3. Supply driven growth: the set manufacturers are pretty determined to make internet connected sets the new thing everyone has to upgrade to. They’re also trying to get in on offering services themselves – going from ‘sales’ to ‘service’. Samsung are spending $70million promoting their TV apps store, Walmart and Best Buy have said they’ll only sell internet connected TVs by 2012 (Forrester). Expect a flurry of connected TV debuts at CES next January. Whether we want them or not, we’re getting them!
4. Virgin TiVo offering is actually quite exciting: that’s if they stick to what they’ve said and open the platform to external developers to create apps. In terms of internet connectivity they’ve always been light years ahead of Sky and a new generation of third party services will help them stay ahead. Sky’s offering in this market is poor and they’re going to have to address that urgently- when people can access the content they want through V.O.D. why pay for a bundle of content you don’t want?
5. Yahoo and Google pining their hope on Apps: Just yesterday Yahoo announced it will start a TV app store open to third party developers (there’s already 5 million Yahoo Connected TVs out there), and Google says it will open to third party app developers early next year. Great apps might save these platforms (because the networks are pretty determined to kill them), I just hope developers can think beyond just putting the internet on telly – I mean that’s just a modern Teletext surely?
6. Apple TV is doomed (in my opinion). No hard drive, no third party apps, no web access – I just don’t see the point of it.

Hope the platform overview is useful. I have lots more information and research. If we can help your organisation to think about how to engage with internet connected TV get in touch.

Why connected services need a built in camera

It’s a few weeks since the Sony GoogleTV and the new AppleTV came to the market, and just this week Boxee released its new box.  One thing that is playing on my mind though – where’s the inbuilt camera?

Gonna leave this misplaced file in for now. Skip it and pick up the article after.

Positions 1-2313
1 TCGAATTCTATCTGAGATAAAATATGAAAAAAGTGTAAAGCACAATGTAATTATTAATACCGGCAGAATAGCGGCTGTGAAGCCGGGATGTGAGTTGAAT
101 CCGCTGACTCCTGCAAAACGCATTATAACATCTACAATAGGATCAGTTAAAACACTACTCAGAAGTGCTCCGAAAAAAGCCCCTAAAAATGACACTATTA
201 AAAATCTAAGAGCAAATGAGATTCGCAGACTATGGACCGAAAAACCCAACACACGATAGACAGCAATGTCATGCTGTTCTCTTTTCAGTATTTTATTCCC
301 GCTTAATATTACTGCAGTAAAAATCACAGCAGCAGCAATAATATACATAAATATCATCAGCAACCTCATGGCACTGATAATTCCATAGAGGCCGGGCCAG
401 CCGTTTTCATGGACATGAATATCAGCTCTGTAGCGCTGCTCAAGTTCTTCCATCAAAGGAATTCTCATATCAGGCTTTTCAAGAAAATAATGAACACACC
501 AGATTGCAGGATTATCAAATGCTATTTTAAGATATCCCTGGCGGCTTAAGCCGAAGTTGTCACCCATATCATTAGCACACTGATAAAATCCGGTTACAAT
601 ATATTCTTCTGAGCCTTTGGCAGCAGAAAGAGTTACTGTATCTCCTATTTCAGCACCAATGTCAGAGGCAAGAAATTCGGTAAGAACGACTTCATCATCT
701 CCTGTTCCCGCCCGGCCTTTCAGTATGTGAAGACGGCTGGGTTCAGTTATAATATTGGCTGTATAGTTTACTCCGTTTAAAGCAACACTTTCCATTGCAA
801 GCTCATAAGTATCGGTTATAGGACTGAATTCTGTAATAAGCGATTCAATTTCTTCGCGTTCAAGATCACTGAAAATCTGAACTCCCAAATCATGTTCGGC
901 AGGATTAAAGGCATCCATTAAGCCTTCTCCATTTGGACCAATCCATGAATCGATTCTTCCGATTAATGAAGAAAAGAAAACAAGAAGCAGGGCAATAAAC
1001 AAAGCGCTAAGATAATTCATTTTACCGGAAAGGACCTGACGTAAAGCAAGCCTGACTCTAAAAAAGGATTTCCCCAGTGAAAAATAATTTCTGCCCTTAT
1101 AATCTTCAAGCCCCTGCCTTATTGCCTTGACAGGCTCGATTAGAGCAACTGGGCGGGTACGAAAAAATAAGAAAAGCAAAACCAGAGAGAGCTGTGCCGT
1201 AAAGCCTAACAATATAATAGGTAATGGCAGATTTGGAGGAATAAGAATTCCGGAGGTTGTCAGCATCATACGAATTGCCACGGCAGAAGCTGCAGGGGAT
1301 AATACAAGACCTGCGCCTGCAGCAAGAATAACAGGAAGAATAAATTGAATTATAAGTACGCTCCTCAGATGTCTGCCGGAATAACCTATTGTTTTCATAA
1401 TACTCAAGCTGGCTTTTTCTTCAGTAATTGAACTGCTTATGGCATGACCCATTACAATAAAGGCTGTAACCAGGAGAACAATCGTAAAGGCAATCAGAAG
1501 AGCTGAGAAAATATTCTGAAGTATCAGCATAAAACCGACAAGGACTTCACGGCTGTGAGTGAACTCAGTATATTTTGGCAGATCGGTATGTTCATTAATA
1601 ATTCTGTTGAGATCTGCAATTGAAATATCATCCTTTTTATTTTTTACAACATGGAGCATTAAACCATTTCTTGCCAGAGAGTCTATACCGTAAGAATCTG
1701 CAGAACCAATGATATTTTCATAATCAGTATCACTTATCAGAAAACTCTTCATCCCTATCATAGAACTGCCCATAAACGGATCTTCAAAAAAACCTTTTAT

Putting a camera in these devices wouldn’t just be great for consumers (big screen Skyping for example), but it could produce whole new revenue stream for advertisers.  It seems the only manufacturers that have caught onto this are the consoles – in particular Microsoft.

The XBox Kinect is so sophisticated that the inbuilt camera can distinguish between individuals as well as being able to count the number of people in group playing situations.  Dennis Durkin, CFO of Microsoft’s Interactive Entertainment Business (which houses Xbox 360 and Xbox LIVE), outlined the ultra-customized ad targeting scenario to attendees at the BMO Capital Markets Digital Entertainment Conference:

“Kinect brings a really interesting opportunity. Obviously with Kinect, it has facial recognition, so we can cater what content we present based on who you are.”

All very minority report – but actually quite useful.  When you boot up your XBox it could present you with content, services and advertising specific to you and your previous interaction with the device.  When you search the XBox marketplace it could make intelligent suggestions based on your past activities, but say your kids or your partner walks into view it could refresh and offer a new set of content suitable for group consumption.

XBox 360 is already has good scale, sitting in 44million homes around the world.  The possiblity of hyper targetted advertising is surely going to very attractive to advertisers (and give Google TV’s play at the TV ad market a run for its money).  While in the UK most of the talk is about YouView v Google v Sky – don’t underestimate Microsoft as they reposition XBox360 from being a games console to an entertainment hub.

Posted by Jason 2010.11.13 XBox No Comments